Originally written on Buffalo Wins  |  Last updated 11/12/14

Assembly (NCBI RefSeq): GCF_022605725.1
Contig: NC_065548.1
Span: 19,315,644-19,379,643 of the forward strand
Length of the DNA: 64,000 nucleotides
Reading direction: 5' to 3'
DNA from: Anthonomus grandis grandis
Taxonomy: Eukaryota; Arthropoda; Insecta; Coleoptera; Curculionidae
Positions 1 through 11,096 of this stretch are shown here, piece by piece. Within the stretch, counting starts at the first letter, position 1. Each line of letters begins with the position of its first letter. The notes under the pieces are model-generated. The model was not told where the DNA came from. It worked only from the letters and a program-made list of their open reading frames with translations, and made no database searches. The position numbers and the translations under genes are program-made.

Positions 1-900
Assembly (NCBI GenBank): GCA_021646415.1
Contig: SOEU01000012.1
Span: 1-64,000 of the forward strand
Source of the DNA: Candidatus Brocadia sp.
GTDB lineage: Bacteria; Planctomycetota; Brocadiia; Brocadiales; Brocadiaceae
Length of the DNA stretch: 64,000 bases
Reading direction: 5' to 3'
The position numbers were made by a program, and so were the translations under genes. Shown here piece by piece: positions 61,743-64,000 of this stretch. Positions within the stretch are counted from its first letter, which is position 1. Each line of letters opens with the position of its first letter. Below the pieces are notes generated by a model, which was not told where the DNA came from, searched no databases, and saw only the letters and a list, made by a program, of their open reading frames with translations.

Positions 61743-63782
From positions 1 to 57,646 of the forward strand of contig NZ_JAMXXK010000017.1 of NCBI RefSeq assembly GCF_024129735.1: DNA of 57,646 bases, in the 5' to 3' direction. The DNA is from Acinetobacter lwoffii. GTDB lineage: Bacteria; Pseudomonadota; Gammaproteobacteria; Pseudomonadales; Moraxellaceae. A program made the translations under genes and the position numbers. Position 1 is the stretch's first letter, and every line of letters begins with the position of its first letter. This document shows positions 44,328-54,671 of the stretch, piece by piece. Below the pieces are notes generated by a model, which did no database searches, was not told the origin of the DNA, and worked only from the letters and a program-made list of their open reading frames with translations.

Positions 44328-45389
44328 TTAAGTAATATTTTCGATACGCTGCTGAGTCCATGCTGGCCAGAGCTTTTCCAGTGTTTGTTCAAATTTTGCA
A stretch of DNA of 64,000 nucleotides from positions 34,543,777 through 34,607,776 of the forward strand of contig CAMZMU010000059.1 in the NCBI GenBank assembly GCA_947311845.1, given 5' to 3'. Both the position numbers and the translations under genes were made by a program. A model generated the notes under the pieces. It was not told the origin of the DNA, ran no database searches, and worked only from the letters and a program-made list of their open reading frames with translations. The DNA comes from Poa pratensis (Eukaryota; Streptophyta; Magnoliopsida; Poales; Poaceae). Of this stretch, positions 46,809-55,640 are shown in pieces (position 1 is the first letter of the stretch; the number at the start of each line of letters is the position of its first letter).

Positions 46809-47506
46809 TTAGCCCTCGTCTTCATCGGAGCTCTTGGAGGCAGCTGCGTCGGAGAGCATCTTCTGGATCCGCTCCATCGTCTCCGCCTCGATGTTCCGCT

How many people connected to the Bills could we put on our hit list for the ineptitude of this franchise? I think we could probably make a list of 100, right? Coaches, players, and GMs. The list goes on and on. For now, I'd like to focus on the Bills' top lieutenants on the sideline who are either in a booth or just standing behind the head coach as the Bills are constantly failing. Since 2000, it seems like every year you can set your clock to Bills fans hating a offensive or defensive coordinator. It isn't all that surprising since the team has been so terrible over the years. Gotta blame someone besides the head coach, right? Frankly, they have been a part of the criticism for about 20 years now. Yes, even when the Bills were making the playoffs, their coordinators were still scrutinized (See: Walt Corey and Tom Bresnahan).  All this talk about hating Dave Wannstedt has made me want to go down memory lane. Hey, I'm all about being a gluttony of punishment kind of jabroni. So, since I've been watching football (1988), I decided to count down the worst Bills' coordinators I've seen. FYI: I base this survey on what they did in Buffalo. Not what they did before or after. It just makes it easier to channel my hate. 10) Tom Clements- Offensive coordinator: 2004-2005 Ah...who didn't love Daimon Shelton being used in the passing game at the 1-yard line? How about a naked bootleg by Drew Bledsoe and his feet of stone? Shaud Williams as your 3rd down back, anyone? Talk about goofy plays. Clements was alright during the 2004 season as the Bills were ranked 7th in scoring. He was also able to help Drew Bledsoe rebound from an awful 2003 season. Alright, rebound is a stretch, but Drew was better that year. The Bills also finished 9-7, which is the only time the team finished above .500 since 2000. However, 2005 was a disaster. JP Losman wasn't ready to become the starter and all the veterans hated him. The Bills finished 25th in scoring and Clements was stripped of his play calling duties midway through the season by Mularkey. Frankly, Mularkey should probably be here instead of Clements since this is his offense. Clements was gone the following season and he's actually the offensive coordinator in Green Bay. 9) George Edwards-Defensive coordinator: 2010-2011 George Edwards has to be laughing his ass off right about now. Bills fans couldn't wait until he get fired last year. I said it then and I'll say it now, Edwards was doomed to fail from the start. Why on earth would you goto a 3-4 defense when your defense wasn't close to making the transformation is beyond me. I still shake my head at the thought of Chris Kelsay and Spencer Johnson playing as OLBs. I guess Buddy was obsessed with trying to get Shawne Merriman on the team. Anyways, the defense stunk. They ranked 24th in 2010 and 26th in 2011. They gave up 58 touchdown passes in two years. They ranked 27th in sacks both years. They were crap on a roll bad. However, the talent wasn't exactly stellar to say the least here. 8) Jim Ringo- Offensive coordinator: 1985-1988 Yes, what franchise would hire a head coach they fired in 1977 after going 3-20 and then rehire them to run the offense years later? Meet Mr. Ringo and of course, the Bills would be that franchise. From 1985-1988, the Bills ranked 28th, 20th, 24th and 14th in scoring. Not exactly great scoring numbers, especially when you have Jim Kelly there. Sure, Kelly was young, but he had experience coming from the USFL. Take for instance the Bills' offense in 1988, a year in which they finished 12-4. That team was successful mainly because of a defense ranking 3rd. However, the offense had little to be desired as Ringo didn't know how to establish his stars. He was more of a running coach and didn't comprehend that he had the best QB in team history calling the shots. The Bills scored 16 or fewer points eight times that season and Kelly finished with just 15TDs and 17 INTs. What happened next year? Ted Marchibroda came in and the rest was pretty much history. 7) Turk Schonert- Offensive coordinator: 2008 Maybe I'm crazy, but I didn't hate Turk Schonert as much as a lot of people do now. I thought he did a decent enough job with Trent Edwards in 2008. The Bills scored 24 points or more eight times that season. Edwards was a first quarter MVP, Lee Evans and Marshawn Lynch both had over 1000 yards. At the conclusion of the season, a lot of people blamed Edwards not finishing games (Team was 7-5 when he did) for the offense not being better. However, the guy's name is Turk. What the hell is a Turk? I know its the guy who the coach sends to cut someone, but that's just wrong to name your kids that. Frankly, he kind of got boned before the start of the 2009 season when Jauron ordered him to use the no-huddle offense and to simplify it to a pop-warner level. Of course, the offense didn't work well in the preseason and Jauron fired Turk a week before the season started. Yes...firing the coordinator a week before the season always happens in the NFL (Sarcasm). 6) Alex Van Pelt- Offensive coordinator: 2009 BALL!! BALL! BALLLLLL! GET ON THE BALL!! Yes, those were the broadcast words echoed by Alex Van Pelt during his color analysis career with the Bills radio network. Put those words in a lesson plan for teaching broadcast students at Syracuse. So, who in the blue hell would hire a color analyst to be the offensive coordinator? We did! Poor Alex. He was in over his head. Jauron fired Turk and told the former backup QB/broadcaster to run the Bills offense. He wanted him to use the no-huddle offense, which he hardly ever used when he was the backup for the Bills, because, well, he didn't play. Anyways... He failed. The Bills scored 16 or fewer points ten times. They scored 10 points or fewer six times. I think they may have benched Trent like 3 times that season, which prompted the team to name him the opening day starter in 2010. Makes total sense, right? It also didn't help matters that there was a ton of offseason hype around T.O. coming here, which totally blew up in our face. Sound familiar? 5) Dan Henning- Offensive Coordinator: 1997 Before Dave Wannstedt graced his presence in Buffalo (Hey! He's famous. He coached Dallas' defense 20 years ago when they kicked our asses.), there was Dan Henning. Henning was an offensive coordinator who had a certain buzz because he coached under Joe Gibbs and helped the Redskins win the Super Bowl in 1987. Henning came here in 1997 after Jim Kelly retired and the no-huddle offense was pretty much officially dead. So, all the training camp buzz circled around Todd Collins and how the Bills were going to be a smash mouth offense with double tight ends, kind of like how the Redskins were in the 80s. Of course, it failed. The Bills finished 29th in scoring and Todd Collins was a bigger failure than any of the other QBs we've seen in the last dozen years. The play call I will always remember that defined Dan Henning here was the Andre Reed option pass in OT against Denver. In a nutshell: The Bills were at about their own 45-yard line and Reed took the end around, but as he was trying to pass, he fumbled the football and kicked it backwards. The Bills did recover, but faced about a 3rd and a mile. Ah, memories. At least Henning did well going to Carolina and New York while helping Vinny Testaverde and Jake Delhomme. 4) Mike Sheppard- offensive coordinator: 2001 You know how I ***** and complain about preseason hype? Well, meet exhibit "A" as to why this is the case. Gregg Williams/Tom Donahoe had taken over the Bills in 2001 and if there was one thing both these clowns were good at doing, it was over hyping ever single element of their coaching and GM prowess. They decided to clip Doug Flutie and keep Rob Johnson because Mike Sheppard's incredible west coast offense was going to make Johnson speed up his release and not take sacks anymore. We may as well have called Johnson the next Steve Young after hearing all the hype. Of course, it failed and Sheppard was gone after just one season. The Bills finished 27th in offense and Rob Johnson got hurt every other week it seemed like.  Sheppard went onto be the QB coach with Aaron Brooks in New Orleans (2002-2005) and Blane Gabbert in Jacksonville (2011). Um, yeah, he's doing greeeeeeeat these days.... 3) Kevin Gilbride- Offensive coordinator: 2002-2003 No coordinator I can recall went from the penthouse to the outhouse as quickly as Kevin Gilbride. The offense flourished during the first 8 games of 2002 under Bledsoe. Drew was setting team records and had 16tds in his first 8 games. The offense scored more than 23 points in all of those games. Fans were comparing the offense to the Kelly years. Of course, things started to fizzle out as the year went on. For the 2nd half of the season, the Bills scored more than 23 points just twice. However, people still liked Gilbride. "Hey, it was a slump. Nothing more." Oh, boy. We were wrong. 2003 was a disaster. Bledsoe had just 12 touchdowns and the team kept on throwing when they weren't built to do that (Losing your #2 WR and TE will do that). The Bills went 7 games without an offensive touchdown. 7 GAMES!!  I just remember when Ruben Brown decided he didn't want to play in the season finale after getting into a verbal spat with Gilbride. Classic. However, Gilbride did go on to do pretty well with Eli Manning. So, maybe it was all Bledsoe and just the losing disease of the Bills. 2) Steve Fairchild- Offensive coordinator: 2006-2007 I couldn't pick this guy out of a lineup featuring Marv Levy, Wade Phillips, Walt Corey and Chuck Dickerson. I don't even know how Dick Jauron knew this guy. The Bills ranked 23rd and 30th in scoring during his two years here. He just blends in with this disastrous era. This actually kick started the trend of not having a QB get over 300 yards in a game, which started in 2006 and was broken in 2010. 2007 will always be a magical QB year for the Bills as we were living with the Losman/Edwards QB controversy. Yes, kill me now. Fairchild left the Bills after 2007 (He would have probably gotten fired anyway) to take a head coaching job at Colorado State. Hmm..I guess school officials were smoking weed at that time before it was legalized last week. Fairchild was fired after going 16-33 there. Gees..It took being 17 games under .500 in five seasons to fire a coach? hmmm..What other team would do that? (Gailey is 15 games under .500 as we speak.) 1) Dave Wannstedt- Defensive coordinator: 2012-? Sorry, but this isn't about going through the emotions of failing as we speak. The biggest problem with the previous guys on this list had to do with talent. Mario Williams is not Trent Edwards. Jairus Byrd is not Josh Reed. Kyle Williams is not JP Losman. Marcell Dareus is not Todd Collins. This is a talented squad by comparison to the hacks we've seen run out on the field. I really don't have to get into the semantics about how bad the defense is because we are living through it. They are near the bottom in every defensive category in the league. They are 1-4 in games that the offense has scored 28 points or more. A RB or WR has gained over 100 yards ten times this year. The defense is on pace to give up the most points in team history. Yeah...If Jimmy Johnson isn't around, you are kind of a waste. Honorable mentions: Joe Pendry: Anyone involved with the Flutie/Johnson mess is on this list. Walt Corey: Yeah, he was alright for most of his time here, but that 1994 defense had only 25 sacks. That's bad. John Rauch: I'm not sure if they had offensive coordinators in the 70s, but this guy tried making OJ into a pass catching back and almost drove him to bust status. Thank goodness for Lou Saban.